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Contents for July 13, 2009

1. Dynasty Handbag, FF Alumn, at Dixon Place, Manhattan, July 15
2. Robert Flynt, Warren Neidich, FF Alumns, at Carrie Haddad Photographs, Hudson, NY, opening July 18
3. Julie Sengle, FF Alumn, at Kleio Projects, Manhattan, opening July 17
4. Elly Clarke, FF Alumn, at The Latincollector, Manhattan, opening July 23
5. Gary Corbin, FF Alumn, at Chashama, Manhattan, August 7
6. Robin Tewes, Tom Otterness, Anton van Dalen, FF Alumns at Adam Baumgold Gallery, Manhattan, July 14-Aug. 14
7. Richard Torchia, FF Alumn, at Vox Populi, Philadelphia, July 16

1. Dynasty Handbag, FF Alumn, at Dixon Place, Manhattan, July 15

at Dixon Place, July 15, 8 pm
presented by Dixon Place and Hot Festival
8PM and 10PM
show runs about 50 mins

 Dixon Place Laboratory Theater
161 Chrystie Street, New York, NY
Tickets $15 in advance / $18 at the door
($12 students and seniors)

Dynasty Handbag is happy to return to Dixon Place with more of her epic one woman show Escape From The Family Home, parts I and II, as a work in progress.  In EFTFH, Dynasty Handbag is trapped in a domestic nightmare, there is nowhere to hide, every room is a disaster. To whence should she escape?  First she attempts mental journey's that somehow are too unbelievable even for her.  She tries to move in with the neighbour, but the neighbour has already been long repulsed by her. What about the forest? YES! That is where so many children escape to, fantasy lands with warlocks and fairies - but her imagination just can't stretch to that kind of nonsense. How about the city? Now that's more like it...the fast lane...but where will it end?  What is it that this house has done to her!



2. Robert Flynt, Warren Neidich, FF Alumns, at Carrie Haddad Photographs, Hudson, NY, opening July 18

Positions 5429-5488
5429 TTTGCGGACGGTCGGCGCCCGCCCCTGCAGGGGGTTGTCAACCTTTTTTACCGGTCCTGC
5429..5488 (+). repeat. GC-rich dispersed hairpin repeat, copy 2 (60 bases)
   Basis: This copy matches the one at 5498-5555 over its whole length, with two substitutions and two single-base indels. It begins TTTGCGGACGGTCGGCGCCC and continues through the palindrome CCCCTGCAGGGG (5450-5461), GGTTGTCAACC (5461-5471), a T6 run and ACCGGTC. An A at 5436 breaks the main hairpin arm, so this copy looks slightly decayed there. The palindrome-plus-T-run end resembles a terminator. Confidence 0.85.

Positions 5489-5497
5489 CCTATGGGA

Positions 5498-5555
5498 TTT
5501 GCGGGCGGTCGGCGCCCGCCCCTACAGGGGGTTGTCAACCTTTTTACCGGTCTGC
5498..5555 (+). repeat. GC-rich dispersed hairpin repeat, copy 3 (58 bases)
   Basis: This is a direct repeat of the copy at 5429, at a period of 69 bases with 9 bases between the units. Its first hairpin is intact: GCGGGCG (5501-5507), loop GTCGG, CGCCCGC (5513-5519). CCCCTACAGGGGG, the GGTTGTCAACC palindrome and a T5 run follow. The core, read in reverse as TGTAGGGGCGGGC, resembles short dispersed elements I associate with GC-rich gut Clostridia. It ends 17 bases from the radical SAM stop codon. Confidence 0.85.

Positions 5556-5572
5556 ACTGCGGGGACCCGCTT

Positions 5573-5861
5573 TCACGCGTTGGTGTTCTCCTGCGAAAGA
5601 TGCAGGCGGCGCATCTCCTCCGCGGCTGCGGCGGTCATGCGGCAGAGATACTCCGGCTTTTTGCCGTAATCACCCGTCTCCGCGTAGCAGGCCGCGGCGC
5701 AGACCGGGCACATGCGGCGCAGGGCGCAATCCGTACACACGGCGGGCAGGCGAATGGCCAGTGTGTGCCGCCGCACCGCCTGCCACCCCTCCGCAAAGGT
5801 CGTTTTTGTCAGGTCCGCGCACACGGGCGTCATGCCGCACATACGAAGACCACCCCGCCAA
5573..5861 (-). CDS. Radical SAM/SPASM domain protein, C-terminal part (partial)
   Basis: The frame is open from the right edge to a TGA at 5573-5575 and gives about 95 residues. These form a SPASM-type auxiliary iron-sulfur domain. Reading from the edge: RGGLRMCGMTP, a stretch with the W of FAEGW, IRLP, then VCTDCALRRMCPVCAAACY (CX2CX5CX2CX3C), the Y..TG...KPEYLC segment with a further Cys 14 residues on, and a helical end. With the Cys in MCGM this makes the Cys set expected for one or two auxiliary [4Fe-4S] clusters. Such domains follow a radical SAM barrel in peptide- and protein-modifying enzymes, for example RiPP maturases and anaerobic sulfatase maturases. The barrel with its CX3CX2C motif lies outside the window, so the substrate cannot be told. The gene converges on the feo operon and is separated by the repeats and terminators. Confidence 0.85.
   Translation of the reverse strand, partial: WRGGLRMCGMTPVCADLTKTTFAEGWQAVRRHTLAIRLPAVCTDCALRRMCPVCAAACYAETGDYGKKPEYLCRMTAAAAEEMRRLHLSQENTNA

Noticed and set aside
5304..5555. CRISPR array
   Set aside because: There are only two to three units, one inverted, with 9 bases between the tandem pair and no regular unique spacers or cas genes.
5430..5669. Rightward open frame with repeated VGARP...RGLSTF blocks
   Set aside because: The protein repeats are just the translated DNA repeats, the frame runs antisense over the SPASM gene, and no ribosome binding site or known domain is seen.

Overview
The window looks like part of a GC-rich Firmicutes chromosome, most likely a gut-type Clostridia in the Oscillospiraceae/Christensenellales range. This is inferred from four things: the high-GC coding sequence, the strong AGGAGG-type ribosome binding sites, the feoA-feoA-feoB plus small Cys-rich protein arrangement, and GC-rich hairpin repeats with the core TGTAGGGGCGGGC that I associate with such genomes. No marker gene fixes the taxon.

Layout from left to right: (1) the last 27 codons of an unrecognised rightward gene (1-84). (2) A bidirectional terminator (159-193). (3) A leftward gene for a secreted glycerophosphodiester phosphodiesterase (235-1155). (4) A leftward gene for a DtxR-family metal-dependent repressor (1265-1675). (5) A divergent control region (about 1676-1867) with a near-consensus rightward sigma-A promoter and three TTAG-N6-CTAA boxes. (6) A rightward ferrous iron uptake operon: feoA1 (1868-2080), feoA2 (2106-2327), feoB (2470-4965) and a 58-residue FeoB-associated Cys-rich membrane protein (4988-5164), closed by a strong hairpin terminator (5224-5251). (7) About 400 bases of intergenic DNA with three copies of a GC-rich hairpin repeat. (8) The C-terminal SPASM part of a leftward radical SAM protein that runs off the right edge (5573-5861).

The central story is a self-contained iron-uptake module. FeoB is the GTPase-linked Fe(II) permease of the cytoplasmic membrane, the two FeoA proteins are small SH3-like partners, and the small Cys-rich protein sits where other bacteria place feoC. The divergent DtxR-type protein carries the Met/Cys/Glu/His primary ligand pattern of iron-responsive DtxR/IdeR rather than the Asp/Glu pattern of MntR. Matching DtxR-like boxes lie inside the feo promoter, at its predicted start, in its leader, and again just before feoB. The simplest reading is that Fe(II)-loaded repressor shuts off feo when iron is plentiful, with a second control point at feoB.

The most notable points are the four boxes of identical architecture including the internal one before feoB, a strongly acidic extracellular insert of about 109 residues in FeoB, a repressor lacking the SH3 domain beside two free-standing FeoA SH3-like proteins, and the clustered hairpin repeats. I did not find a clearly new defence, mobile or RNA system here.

Afterglow: Four Photographers & the Hand-Held Light
David Lebe, Robert Flynt, Gary Schneider + Warren Neidich
Opening Reception: Saturday July 18 from 6 to 8pm
July 16, 2009 through August 30, 2009

As a child, I always had trouble falling asleep. Nighttime was when I played out all my stories, in the dark, eyes tracing shapes, once familiar, but no longer recognized without light. Once I grabbed a flashlight, pressed it against my palm to make my skin glow red. I was 8 years old and extraterrestrial. In the large mirror across from my bed, my reflection burned brightly. I was glowing. A midnight inventor. That same flashlight would serve both as protector and accomplice - illuminating the dark recesses of my childhood room and pulling wild performances from my adolescent imagination. I wanted to always see something, even in the darkness.

 What I didn't have then was a way of recording this experience -- fast forward to today, and I have the wonderful opportunity of presenting "Afterglow", an exhibit of photographers creating and documenting light performances seen only by the eye of their camera. Using long exposures and small hand held lights -- often just a cheap flashlight – these images have been noting ideas, emotions and sensations that traditional photographs cannot.

 These alluring performances can start with the arc of a small light passing through the darkness or a series of momentary brisk swirls and flashes in the night. Ephemeral moments strung together to form a picture, alive only in the mind of the photographer until revealed later, whole, in the completed image. Who can refuse the power of these images? Or not identify with such shimmering, arrested moments. Whether describing the life force of a human body or that of a larger universe, the synapses of the mind, the afterglow of strong emotions, the electric spark jumping between bodies or centuries, these photographs offer up a clear expression of the photographer’s vision – emphasizing the instinctive bond between hand and brain.

 The work of these photographers is vital and never still. Their images register something of what human life is and of what human life might be; present fully in every instant of time. The gleaming tracery evokes a gradual recognition of nose, mouth, chin, and neck coalescing into a recognizable form like "man", or even an individual, like "Christopher", but this body transcends those familiar, literal forms.  Alfred Stieglitz, a hundred years ago, believed that personality could not be expressed by a face alone. The work in this exhibit agrees; it attempts to further sensitize photography - extending the medium to take in more and more of life's fleeting glow. 
-- Melissa Stafford, Curator
Carrie Haddad Photographs
318 Warren Street
Hudson, NY. 12534

Tel.  518.828.7655

11:00am to 5:00pm
Closed Tuesday and Wednesday


3. Julie Sengle, FF Alumn, at Kleio Projects, Manhattan, opening July 17